‘We don’t take a back seat to any­body’

Rookie Health Min­is­ter Robert Hen­der­son says P.E.I.’s needs and suc­cess sto­ries are be­ing heard at fed­eral-pro­vin­cial meet­ings

The Guardian (Charlottetown) - - THE PROVINCE - BY TERESA WRIGHT twright@the­guardian.pe.ca Twit­ter.com/GuardianTeresa

P.E.I. Health Min­is­ter Robert Hen­der­son says Canada’s small­est prov­ince isn’t tak­ing a back seat at the fed­eral-pro­vin­cial health min­is­ters meet­ings this week in Van­cou­ver.

Hen­der­son was sworn in as P.E.I.’s Min­is­ter of Health and Well­ness just two weeks ago af­ter a mini cab­i­net shuf­fle that saw him launched from the back­bench into the prov­ince’s big­gest bud­get port­fo­lio.

Al­though this makes him the rookie among health min­is­ters at the fed­er­al­provin­cial-ter­ri­to­rial meet­ings in Van­cou­ver, Hen­der­son says he has been vo­cal at the ne­go­ti­a­tion ta­ble, en­sur­ing both P.E.I.’s needs and suc­cess sto­ries are heard.

“In Prince Ed­ward Is­land, we re­ally don’t take a back seat to any­body,” Hen­der­son said.

“I don’t re­ally feel in­tim­i­dated by any of it and, in fact, a num­ber of provinces are com­ing to me, ask­ing how we are achiev­ing cer­tain goals.”

He noted P.E.I. is in the en­vi­able po­si­tion of hav­ing just four to five per cent of the pop­u­la­tion with­out a fam­ily doc­tor, while the na­tional av­er­age is at 15 per cent.

Provinces have also been in­ter­ested in learn­ing more about P.E.I.’s generic drug pro­gram, which has led to mil­lions in sav­ings within the Is­land’s health bud­get, free­ing up money for new pro­grams, such as the new cat­a­strophic drug pro­gram.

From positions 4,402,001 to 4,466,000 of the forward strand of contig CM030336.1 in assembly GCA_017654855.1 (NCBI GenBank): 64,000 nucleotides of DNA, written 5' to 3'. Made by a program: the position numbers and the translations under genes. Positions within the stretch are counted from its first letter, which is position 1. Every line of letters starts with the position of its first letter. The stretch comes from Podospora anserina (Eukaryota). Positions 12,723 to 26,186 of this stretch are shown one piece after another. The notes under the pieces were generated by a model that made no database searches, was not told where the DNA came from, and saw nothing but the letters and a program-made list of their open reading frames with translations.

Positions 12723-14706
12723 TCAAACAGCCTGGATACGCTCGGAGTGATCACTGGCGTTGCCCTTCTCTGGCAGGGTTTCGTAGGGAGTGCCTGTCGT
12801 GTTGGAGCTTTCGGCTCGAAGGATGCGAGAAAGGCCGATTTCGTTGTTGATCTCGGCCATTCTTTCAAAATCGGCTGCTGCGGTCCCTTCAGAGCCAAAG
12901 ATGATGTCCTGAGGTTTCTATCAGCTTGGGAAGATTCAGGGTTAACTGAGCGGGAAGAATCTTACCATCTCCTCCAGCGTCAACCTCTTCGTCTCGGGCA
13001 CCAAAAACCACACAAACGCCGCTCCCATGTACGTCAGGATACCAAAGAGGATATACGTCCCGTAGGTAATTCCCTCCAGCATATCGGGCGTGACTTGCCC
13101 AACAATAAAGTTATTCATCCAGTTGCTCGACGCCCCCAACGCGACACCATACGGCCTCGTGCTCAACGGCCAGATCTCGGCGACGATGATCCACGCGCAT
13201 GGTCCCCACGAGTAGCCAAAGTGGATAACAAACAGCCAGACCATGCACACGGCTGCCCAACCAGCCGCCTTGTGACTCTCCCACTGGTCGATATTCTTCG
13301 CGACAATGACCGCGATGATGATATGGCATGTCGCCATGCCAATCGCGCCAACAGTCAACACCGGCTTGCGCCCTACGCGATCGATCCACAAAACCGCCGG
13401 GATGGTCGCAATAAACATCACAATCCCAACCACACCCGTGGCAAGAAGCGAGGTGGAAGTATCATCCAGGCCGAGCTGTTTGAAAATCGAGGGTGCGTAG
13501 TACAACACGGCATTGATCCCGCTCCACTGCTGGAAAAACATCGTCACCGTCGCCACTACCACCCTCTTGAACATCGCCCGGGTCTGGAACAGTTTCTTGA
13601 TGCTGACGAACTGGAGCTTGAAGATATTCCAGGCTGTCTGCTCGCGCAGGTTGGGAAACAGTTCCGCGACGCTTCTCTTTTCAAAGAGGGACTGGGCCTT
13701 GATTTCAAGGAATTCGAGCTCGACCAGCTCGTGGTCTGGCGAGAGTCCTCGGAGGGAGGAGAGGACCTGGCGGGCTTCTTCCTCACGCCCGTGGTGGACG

But Prince Ed­ward Is­land is hop­ing to ne­go­ti­ate more money from Ottawa for health care.

“It’s very hard to achieve dif­fer­ent out­comes, es­pe­cially as a small ju­ris­dic­tion like Prince Ed­ward Is­land, when we’re asked to add drugs to the for­mu­lary, drugs for rare dis­eases, new­born screen­ing — all of those are add-ons and we have a rather tight fis­cal sit­u­a­tion,” Hen­der­son said.

“We don’t have a lot of room to ma­noeu­vre, so if that could be at least re­flected in the way the fed­eral govern­ment looks at try­ing to achieve some of th­ese health out­comes, that they can take into ac­count some of the smaller ju­ris­dic­tions.”

The provinces are look­ing for a fed­eral com­mit­ment of 25 per cent fund­ing for health care across the coun­try, but Hen­der­son noted the lan­guage com­ing from the fed­eral min­istry seemed to sug­gest the feds are look­ing at cer­tain tar­geted ar­eas to achieve spe­cific out­comes.

Hen­der­son says he is en­cour­aged the fed­eral min­is­ter is will­ing to dis­cuss fund­ing with the provinces but hopes out­come im­prove­ments are tied to in­creases in fund­ing.

“If they’re putting a tar­get on that, there has to be money that comes with that. It just can’t be the prov­ince of P.E.I. re­as­sign­ing dol­lars that we cur­rently have to some­thing else be­cause we have a num­ber of chal­lenges as it is to get to some of the stan­dards,” Hen­der­son said.

“We want to take into ac­count some sense of flex­i­bil­ity in the way we fund things … and the min­is­ter seemed to be very re­cep­tive to un­der­stand­ing those chal­lenges.”


Al­berta Health Min­is­ter Sarah Hoff­man, left, and Prince Ed­ward Is­land Health Min­is­ter Robert Hen­der­son stand to­gether dur­ing a news con­fer­ence af­ter the first day of a meet­ing of pro­vin­cial and ter­ri­to­rial health min­is­ters in Van­cou­ver, B.C.

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